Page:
Wednesday, January 22, 2014

Preparing for High Health Care Costs After Retirement

Preparing for retirement can be difficult. Rising healthcare costs don’t make it any easier. This is especially true for older people who need to see a doctor, dentist or ophthalmologist more often than other younger people. Anyone who wants to retire will need to prepare for them.

What Changes Are Retirees Facing?


The landscape of the healthcare industry has changed significantly over the last decade. Here are some reasons healthcare costs are becoming more burdensome to people after retirement:

· Fewer employers are offering healthcare plans to retirees. The percentage has shrunk from 66% to 33% since the early 90s.

· Average healthcare costs have increased significantly in recent years. In 2013 a retiree would need to have saved between $220,000 and $360,000 to cover their healthcare expenses.

· Medicare cuts have made it more difficult for some seniors to find providers that offer healthcare, which means they often have to pay out of pocket.

There are also other changes that help some retirees while hurting others. The new Affordable Care Act is one of them. Many people with preexisting healthcare problems will be able to save money on their healthcare costs when the ACA goes into effect, but others are going to have to pay more.

Healthcare costs will continue to be a problem for many retirees in the near future. You will need to make sure that you prepare for them.

Preparing for Healthcare Costs Before You Retire


Anyone that plans on retiring before they are eligible for Medicare will need to be prepared to pay for expensive healthcare costs. Even if you have Medicare you will still need to pay a lot of money for your care. Here are some ways that you can prepare for these costs.

Start Saving Before Retirement


You will need to start saving money long before you retire. Try putting as much money as possible into your IRA, 401K and other tax sheltered savings accounts. One expert advises that you will have a 90% chance of being able to cover your healthcare costs if you save $360,000 before retirement. You will want to save even more if you have existing medical problems such as diabetes or eye problems. Seeing an endocrinologist or ophthalmologist will be easier if you have prepared for it ahead of time.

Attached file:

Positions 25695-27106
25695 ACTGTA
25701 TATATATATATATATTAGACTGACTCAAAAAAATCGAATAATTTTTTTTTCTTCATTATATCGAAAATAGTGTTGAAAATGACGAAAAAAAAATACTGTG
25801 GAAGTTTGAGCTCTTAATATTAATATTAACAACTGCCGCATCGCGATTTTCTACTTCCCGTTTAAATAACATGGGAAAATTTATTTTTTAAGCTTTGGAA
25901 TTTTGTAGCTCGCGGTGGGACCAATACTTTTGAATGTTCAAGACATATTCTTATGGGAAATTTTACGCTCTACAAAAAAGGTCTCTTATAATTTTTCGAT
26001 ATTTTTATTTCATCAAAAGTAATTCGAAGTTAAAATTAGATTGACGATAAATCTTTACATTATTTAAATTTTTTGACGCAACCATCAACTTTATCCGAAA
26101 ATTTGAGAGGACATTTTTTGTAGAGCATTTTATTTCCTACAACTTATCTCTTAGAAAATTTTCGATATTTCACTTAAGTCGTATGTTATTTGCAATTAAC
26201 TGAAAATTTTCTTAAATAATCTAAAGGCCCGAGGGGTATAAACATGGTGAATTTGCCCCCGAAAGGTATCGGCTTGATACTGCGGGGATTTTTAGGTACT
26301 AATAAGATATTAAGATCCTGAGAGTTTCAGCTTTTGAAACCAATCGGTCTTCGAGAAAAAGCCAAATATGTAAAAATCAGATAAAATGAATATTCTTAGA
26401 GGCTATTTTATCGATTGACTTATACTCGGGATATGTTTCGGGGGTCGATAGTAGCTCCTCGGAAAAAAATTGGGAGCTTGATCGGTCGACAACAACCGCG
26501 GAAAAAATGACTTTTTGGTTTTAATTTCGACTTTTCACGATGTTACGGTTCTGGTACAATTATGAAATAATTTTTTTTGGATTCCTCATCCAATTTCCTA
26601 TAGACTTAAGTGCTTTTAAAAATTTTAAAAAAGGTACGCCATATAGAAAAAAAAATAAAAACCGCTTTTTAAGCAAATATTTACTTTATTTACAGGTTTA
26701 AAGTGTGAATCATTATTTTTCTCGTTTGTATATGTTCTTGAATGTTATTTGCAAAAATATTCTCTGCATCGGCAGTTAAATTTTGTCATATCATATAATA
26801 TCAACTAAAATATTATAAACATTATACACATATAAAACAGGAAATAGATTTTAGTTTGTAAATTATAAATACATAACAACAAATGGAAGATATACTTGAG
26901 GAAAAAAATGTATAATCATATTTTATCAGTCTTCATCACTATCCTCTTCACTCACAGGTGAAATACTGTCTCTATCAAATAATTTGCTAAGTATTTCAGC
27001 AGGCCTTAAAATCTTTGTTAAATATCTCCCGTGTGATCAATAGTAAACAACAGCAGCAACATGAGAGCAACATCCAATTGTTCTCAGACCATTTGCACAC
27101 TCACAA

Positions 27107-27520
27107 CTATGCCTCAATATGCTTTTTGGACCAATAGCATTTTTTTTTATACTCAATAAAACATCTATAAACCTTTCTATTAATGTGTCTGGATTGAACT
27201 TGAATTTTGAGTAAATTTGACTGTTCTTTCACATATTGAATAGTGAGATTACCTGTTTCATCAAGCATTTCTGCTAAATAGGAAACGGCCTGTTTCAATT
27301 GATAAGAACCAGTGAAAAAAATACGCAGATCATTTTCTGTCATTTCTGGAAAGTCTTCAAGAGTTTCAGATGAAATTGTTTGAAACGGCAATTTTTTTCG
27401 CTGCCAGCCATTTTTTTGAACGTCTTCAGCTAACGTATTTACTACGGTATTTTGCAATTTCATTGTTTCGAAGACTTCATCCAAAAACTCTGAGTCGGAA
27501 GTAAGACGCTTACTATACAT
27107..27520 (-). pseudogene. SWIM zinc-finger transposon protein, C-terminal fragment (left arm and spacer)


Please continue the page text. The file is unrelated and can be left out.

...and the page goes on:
Plan for Higher Costs if You Are High Income


Medicare Part D beneficiaries making over $170,000 a year will need to pay more for their benefits. People making between $170,001 and $214,000 will pay 40% more plus $11.60 more for coverage. Those making over $428,000 will be paying 200% more plus an extra $66.60 every month. Anyone that exceeds these incomes will need to plan for these costs.

Choose the Right Plans Before and After Retirement


Both patients receiving Medicare and those seeking private insurance on the exchange will have a number of options. You will need to find a plan that offers the coverage that you need. If you have serious medical conditions then you may need to choose a plan with higher premiums and lower out of pocket expenses. It may be a good idea to purchase a silver or platinum plan on the health exchange if you don’t qualify for Medicare, because these plans are cheaper for people who have many healthcare costs.

If you are making less than 250% of the federal poverty line then you may qualify for an enhanced silver plan. You may be able to deduct a lot of your income after retirement so you should speak with your insurance agent or an ACA Navigator to see if you can qualify.

About the author: Kalen is finance and consumer writer. He shares tips on preparing for new changes in a changing world.


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